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The impact of face masks on deaf children

Published Date: 13 May 2020
Photo: Ian Noon is Chief Policy Advisor for the National Deaf Children's Society

Lots of people have been getting in touch with us recently at the National Deaf Children’s Society, concerned about whether more and more people are going to be wearing face masks and what this will mean for deaf children and young people.

As a deaf person myself, the use of face masks and coverings is something that worries me. It’s going to make communication much harder. I won’t be able to lipread and, even if people use sign language with me, I won’t be able to understand their facial expressions. Research indicates I’m not alone among other deaf adults in having these concerns.

For deaf children and young people, it’s going to be especially challenging and may leave many feeling even more isolated than they do already.

Where face masks are being used in health to protect people, it’s really important that health professionals – as many already are – think about the communication needs of deaf children and young people. We can’t have a situation where deaf young people miss out on critical information about their health care.

There’s also a separate issue about face masks and coverings by the general public. At the time of writing, UK Governments, depending on where you live, are advising or requiring that people cover their face in some circumstances, such as when in enclosed spaces where social distancing isn't possible (e.g. when shopping or using public transport).

It’s going to be important that in any advice from the UK Governments  on face masks and coverings, there are some clear messages about the impact this will have on deaf people. It will also be important to take action to raise awareness of the steps that can be taken to support communication when people are wearing face masks. These might include:

  • using alternative forms of communication – such as writing things down or via text messages, depending on the individual needs of the child
  • dictation or translation apps can sometimes provide a speech to text option when out and about – they don’t always work perfectly though
  • ensuring the listening environment is as quiet as possible and making use of any other hearing technology used by a child (such as a radio aid)
  • communicating via a window/glass panel
  • considering the need for face-to-face meeting, and whether a video call could work as an alternative for individual deaf children
  • temporarily removing the face mask and communicating within the current safety guidance (e.g. ensuring hand washing before and after, not touching the face when the mask is removed, remaining within the social distancing guidelines of staying 2 metres apart).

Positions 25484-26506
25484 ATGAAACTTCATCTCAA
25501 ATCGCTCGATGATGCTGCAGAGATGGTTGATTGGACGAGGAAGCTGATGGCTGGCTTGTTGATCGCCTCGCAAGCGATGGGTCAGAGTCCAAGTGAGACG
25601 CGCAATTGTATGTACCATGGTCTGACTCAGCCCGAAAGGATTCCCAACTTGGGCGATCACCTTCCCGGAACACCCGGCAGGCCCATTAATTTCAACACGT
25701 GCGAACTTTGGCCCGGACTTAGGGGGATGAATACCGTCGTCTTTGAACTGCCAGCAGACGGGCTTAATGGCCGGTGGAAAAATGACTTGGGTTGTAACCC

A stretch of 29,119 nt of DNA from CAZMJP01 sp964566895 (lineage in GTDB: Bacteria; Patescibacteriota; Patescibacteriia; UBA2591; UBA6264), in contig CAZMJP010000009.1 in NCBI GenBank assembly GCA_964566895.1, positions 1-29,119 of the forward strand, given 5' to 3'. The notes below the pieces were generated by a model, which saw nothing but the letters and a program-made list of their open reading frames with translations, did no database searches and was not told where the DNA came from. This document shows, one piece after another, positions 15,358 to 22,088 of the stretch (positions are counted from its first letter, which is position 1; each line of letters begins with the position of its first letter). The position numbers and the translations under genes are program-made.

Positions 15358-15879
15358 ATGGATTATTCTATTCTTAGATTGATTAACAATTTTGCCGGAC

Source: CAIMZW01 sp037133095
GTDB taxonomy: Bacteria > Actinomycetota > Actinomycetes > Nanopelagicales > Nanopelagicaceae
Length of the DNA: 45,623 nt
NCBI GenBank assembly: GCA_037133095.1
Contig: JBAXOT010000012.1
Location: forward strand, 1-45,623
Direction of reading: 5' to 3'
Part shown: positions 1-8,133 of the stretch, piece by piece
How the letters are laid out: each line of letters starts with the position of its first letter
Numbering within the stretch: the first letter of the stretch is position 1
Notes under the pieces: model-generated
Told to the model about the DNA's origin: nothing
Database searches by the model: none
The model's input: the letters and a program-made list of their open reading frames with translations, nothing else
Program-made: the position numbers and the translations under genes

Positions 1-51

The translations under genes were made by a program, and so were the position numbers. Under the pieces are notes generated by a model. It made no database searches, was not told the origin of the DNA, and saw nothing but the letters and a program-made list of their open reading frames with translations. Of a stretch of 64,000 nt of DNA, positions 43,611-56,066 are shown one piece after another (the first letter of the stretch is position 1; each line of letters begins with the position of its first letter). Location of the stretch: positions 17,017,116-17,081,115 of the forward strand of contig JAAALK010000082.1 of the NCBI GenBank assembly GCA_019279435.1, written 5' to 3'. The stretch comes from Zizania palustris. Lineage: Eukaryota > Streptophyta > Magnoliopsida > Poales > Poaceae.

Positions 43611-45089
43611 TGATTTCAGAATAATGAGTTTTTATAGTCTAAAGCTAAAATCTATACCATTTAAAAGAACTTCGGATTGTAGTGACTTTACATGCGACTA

We have produced an infographic video that summarises the above top tips.

None of this is ideal. It’s going to be really important for everyone to be flexible, creative and patient in how they communicate with deaf children and young people. Doing so will help ensure that deaf children and young people are not further isolated at this challenging time. 

I’ve been asked if we should call on the Government to discourage the general public from wearing face masks. This a difficult one given the impact that face masks will have on deaf children. But, at the same time, face masks have a purpose – which is to help protect people. At the end of the day, any decision on wider use of face masks and coverings must be made by the UK Governments based on what the science says will keep people safe. But it will be important that any government advice on face masks and coverings highlights the needs of deaf children and young people, and we’ll be calling on them to do that.

Some people have also asked about clear face masks – where you can see someone’s mouth. If face masks are going to be used, these would be clearly preferable. Going further, I’ve been talking with colleagues recently over whether face visors or shields might be better still, particularly for professionals working in services for deaf children. We all know from the news that the NHS has been struggling with commissioning of PPE. But even though it might be challenging, we still want the UK Governments to look into this further and review the commissioning and availability of clear face masks and face visors/shields.

In the meantime, my colleague has blogged about how to make DIY clear face masks at home for those that would like to do so. Such DIY face masks would obviously be for use by the general public, and not for use in health settings.

Finally, I’ve also been asked about whether teachers are going to have to wear face masks if and when schools re-open across the UK. It's clear that this would present significant challenges to deaf children. It would also raise questions around how deaf children can meaningfully learn if they can’t see their teacher clearly. In England, where schools are starting to re-open, the use of face masks in education settings is not recommended by the Government. Exceptions to this are if a child has personal care needs which means protective equipment would normally be used anyway, or if a child develops coronavirus symptoms whilst at school. 

We’ll be working hard to share your concerns around face masks and to ask the UK Governments to take action in response.

More information 

This blog was updated on 10th June in light of changes to government guidance.